Short Story – ‘A Soldier’s Battle and Realization’

/ May 14, 2017/ Historical Fiction, Short Stories

In one of my history classes, we were given an assignment to create any type of media piece about a helmet that the teacher’s grandfather had brought back from World War Two. I decided to write this short story the teacher’s grandfather and the soldier that may have worn that helmet. To protect people’s privacy, I changed the name of the main character to a fictitious name.

A Soldier’s Battle and Realization

Chapter 1 – Prelude

***(September – December, 1939)***

September 1st, 1939; the day that everyone’s lives would start to change. The day that Hitler decided to start a war by invading Poland. I knew in my heart that I had to help protect my country, so I decided to enlist in the army when the Canadian government declared war nine days later.

I never expected the boat ride to Britain to be so long or excruciating. Fumes from the engine were drifting all throughout the hold of the ship and people’s vomit was all over the floor. Topside wasn’t much better. It was raining, the deck slippery with water, and every rail had several dozen men leaning over the sides. I guess it was a good thing that I don’t get seasick very easily.

By the time we had arrived in Britain, it was late December. After being processed at the harbour, we were directed towards where our barracks were. Well, more like where they were going to be, that is. Some of the ‘barracks’ were just planks of wood marking where each was to be built. Others were slightly more built up; the furthest along was about three feet above my head. Several hundred tents had been pitched to house us until the barracks were finished. They lacked floorboards and most had small holes in the top. However, the worst part of our camp was the lack of equipment. Most people didn’t have the same type of gun as the man next to him, and many of us were supplied with wooden bullets. Wooden bullets of all things! After settling in, we got word that the Soviet Union had invaded Finland the previous month.

Our training sessions could only be described as, well, interesting. Shooting wooden bullets at targets, and staged ‘raids’ with hodgepodge equipment, sometimes having been thrown together a few hours prior.

***(March – April, 1940)***

It had been three months since we had arrived in Britain, and we still haven’t been able to see any battle-action whatsoever. Our schedule went something like this: Wake up, eat our morning rations, roll call, hours of training, supper, and back to bed. At least we had proper barracks and real bullets.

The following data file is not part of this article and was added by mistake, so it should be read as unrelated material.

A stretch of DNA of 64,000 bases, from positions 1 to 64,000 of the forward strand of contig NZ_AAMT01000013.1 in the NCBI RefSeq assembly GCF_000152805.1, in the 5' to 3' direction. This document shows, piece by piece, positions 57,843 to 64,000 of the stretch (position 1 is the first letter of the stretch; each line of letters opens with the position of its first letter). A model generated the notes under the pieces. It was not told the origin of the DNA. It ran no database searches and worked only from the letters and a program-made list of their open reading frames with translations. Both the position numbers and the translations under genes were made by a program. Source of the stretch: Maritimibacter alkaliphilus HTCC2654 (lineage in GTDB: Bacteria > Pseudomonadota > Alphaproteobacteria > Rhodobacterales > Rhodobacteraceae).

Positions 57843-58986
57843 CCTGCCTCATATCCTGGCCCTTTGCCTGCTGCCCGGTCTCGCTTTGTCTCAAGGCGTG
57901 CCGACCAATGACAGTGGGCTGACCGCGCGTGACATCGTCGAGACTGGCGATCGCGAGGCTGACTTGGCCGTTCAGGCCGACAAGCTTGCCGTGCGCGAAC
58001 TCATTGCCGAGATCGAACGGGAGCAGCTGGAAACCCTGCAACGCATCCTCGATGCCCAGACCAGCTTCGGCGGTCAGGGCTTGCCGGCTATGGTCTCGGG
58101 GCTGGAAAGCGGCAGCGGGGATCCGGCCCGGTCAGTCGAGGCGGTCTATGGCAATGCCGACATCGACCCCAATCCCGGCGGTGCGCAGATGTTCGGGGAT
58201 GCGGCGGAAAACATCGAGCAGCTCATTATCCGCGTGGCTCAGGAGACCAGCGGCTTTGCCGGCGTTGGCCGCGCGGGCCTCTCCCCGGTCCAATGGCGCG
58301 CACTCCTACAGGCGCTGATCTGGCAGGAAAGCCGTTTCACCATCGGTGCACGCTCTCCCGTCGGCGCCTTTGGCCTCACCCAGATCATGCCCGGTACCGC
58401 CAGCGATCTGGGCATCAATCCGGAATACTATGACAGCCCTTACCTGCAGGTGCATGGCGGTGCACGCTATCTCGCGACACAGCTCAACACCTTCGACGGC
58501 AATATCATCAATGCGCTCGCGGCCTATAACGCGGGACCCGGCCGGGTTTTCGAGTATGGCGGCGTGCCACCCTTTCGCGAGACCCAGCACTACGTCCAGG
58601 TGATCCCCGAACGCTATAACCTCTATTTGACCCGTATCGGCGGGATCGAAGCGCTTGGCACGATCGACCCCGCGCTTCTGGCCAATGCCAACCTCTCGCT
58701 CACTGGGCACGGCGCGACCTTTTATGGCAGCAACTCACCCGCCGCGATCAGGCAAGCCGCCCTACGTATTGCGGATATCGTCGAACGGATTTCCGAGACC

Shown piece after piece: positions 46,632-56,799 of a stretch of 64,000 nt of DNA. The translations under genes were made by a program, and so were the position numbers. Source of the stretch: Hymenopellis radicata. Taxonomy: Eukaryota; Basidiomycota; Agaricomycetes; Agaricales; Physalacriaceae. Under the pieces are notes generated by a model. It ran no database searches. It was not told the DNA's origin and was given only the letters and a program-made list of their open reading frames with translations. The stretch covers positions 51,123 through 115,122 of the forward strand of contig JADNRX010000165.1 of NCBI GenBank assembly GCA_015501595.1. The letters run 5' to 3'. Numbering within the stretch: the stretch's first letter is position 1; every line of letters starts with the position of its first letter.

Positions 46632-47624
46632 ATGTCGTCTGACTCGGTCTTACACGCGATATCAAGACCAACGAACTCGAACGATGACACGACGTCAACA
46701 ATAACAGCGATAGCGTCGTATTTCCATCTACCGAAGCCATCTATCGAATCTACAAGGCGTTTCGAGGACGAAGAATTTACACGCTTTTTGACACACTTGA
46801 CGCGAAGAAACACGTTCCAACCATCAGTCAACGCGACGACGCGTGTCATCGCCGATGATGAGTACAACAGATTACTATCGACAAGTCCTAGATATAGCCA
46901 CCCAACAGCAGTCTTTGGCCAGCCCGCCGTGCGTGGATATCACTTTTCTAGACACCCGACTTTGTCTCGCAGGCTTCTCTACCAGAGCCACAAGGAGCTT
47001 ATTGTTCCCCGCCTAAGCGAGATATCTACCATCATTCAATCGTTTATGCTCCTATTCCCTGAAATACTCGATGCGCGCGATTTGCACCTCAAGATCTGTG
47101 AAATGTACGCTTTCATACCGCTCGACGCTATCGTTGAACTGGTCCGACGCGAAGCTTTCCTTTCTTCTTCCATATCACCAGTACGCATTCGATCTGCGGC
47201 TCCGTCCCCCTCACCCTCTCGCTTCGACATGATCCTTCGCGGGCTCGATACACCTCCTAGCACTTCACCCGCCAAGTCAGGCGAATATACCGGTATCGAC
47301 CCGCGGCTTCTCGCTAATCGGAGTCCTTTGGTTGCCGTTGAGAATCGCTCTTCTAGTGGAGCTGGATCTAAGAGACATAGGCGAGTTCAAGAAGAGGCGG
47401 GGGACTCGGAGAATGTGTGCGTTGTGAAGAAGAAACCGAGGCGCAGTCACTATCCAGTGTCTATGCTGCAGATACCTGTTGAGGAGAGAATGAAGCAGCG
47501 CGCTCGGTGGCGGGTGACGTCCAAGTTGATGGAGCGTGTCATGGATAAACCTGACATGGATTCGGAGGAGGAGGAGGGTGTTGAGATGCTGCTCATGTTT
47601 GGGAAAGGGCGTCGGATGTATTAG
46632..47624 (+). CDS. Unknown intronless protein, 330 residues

My bunkmate’s name was Seth. He was fairly tall, probably 6’3”, dark brown hair, and ice blue eyes. He couldn’t have been any older than eighteen. He may not have even made it through training if I wasn’t there for him; he was so scared of almost everything.

As time went on, some of our comrades started calling this whole thing a ‘phony war’. Almost the same instant as someone took a jab at our inactivity, a messenger came in with news from the front. The Soviet Union had taken Finland, as well as Estonia, Lithuania, and Latvia. He described the tactic as the ‘blitzkrieg’.

In April, we finally got an opportunity for the action that we had been looking for. Germany had decided to try and take over Denmark and invade Norway; we were going to the Norwegian front to assist in the defence! Myself and several dozen other soldiers, including Seth, were sent to the port of Narvik as ground support. By the time we arrived there, Germany had already taken Denmark. Rumours flew that they fell in a day.

I was put into a group of about a hundred men to defend the backside of the port, in case the Germans decided to storm in the backdoor. Seth, myself, and a few others were stationed towards the front and centre of our protective cordon. Getting my first real look at Nazi soldiers, I realized that, as people, they’re not overly different than us. We both have families back at our homes, we’re both humans, and they don’t look dissimilar from us. They didn’t look like the monsters on the propaganda posters back home. The only thing that let me even pull the trigger was the theory of an army’s cumulative power; for every less soldier on their side was another number in our favour. Every number taken from them meant that each German soldier had to fight just a little bit harder to keep their power the same as before, which would be impossible to maintain.